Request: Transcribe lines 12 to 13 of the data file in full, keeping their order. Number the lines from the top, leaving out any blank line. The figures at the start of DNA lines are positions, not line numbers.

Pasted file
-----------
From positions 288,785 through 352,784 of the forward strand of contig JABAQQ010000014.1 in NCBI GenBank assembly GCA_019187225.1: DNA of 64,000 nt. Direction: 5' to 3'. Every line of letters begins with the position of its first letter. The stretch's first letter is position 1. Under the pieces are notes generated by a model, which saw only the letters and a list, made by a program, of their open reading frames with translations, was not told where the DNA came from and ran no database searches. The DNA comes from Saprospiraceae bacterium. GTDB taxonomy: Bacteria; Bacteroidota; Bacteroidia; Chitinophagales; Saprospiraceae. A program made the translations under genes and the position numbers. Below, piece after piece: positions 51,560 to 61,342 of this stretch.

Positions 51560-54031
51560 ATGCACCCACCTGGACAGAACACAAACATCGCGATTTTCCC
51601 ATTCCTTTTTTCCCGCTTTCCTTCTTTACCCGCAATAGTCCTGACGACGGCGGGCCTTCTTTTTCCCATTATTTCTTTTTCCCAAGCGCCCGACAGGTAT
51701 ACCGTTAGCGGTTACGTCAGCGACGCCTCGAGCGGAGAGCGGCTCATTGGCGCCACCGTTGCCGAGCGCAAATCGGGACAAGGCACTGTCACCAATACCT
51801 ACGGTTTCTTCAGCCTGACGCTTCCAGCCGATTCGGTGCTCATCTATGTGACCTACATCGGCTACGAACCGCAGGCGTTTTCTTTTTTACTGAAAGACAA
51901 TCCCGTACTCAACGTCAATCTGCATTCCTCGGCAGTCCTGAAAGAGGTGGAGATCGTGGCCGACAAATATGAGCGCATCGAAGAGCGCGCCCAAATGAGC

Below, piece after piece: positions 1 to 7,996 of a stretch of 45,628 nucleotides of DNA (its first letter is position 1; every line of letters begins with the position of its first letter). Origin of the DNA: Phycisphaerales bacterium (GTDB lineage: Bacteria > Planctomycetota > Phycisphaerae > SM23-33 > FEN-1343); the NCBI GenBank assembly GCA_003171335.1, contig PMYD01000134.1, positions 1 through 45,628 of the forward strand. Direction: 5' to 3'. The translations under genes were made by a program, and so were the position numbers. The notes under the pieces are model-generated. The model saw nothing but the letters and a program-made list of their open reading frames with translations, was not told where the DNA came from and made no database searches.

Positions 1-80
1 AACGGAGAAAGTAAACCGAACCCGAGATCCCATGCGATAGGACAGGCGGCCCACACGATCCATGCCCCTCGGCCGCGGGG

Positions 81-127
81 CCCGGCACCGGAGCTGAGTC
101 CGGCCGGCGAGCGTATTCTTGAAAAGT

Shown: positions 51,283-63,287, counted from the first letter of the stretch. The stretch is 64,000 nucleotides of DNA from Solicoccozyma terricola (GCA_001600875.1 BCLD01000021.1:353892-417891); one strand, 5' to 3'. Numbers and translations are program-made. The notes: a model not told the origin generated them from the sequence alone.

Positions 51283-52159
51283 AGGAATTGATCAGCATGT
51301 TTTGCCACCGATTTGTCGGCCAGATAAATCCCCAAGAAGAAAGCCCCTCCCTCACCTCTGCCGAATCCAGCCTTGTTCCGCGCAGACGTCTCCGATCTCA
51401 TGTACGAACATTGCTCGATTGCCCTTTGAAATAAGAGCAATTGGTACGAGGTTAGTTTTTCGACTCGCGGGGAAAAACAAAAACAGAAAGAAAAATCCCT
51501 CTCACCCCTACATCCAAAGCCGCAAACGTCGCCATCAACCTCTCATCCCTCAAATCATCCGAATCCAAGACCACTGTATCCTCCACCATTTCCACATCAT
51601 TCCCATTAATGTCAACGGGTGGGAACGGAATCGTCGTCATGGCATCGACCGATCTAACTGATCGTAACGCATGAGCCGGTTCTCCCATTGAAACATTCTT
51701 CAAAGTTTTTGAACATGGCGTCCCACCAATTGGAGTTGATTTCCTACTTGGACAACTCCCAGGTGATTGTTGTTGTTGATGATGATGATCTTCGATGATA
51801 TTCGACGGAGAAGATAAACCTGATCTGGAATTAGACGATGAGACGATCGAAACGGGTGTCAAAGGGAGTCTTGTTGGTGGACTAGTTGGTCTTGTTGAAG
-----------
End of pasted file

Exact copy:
81 CCCGGCACCGGAGCTGAGTC
101 CGGCCGGCGAGCGTATTCTTGAAAAGT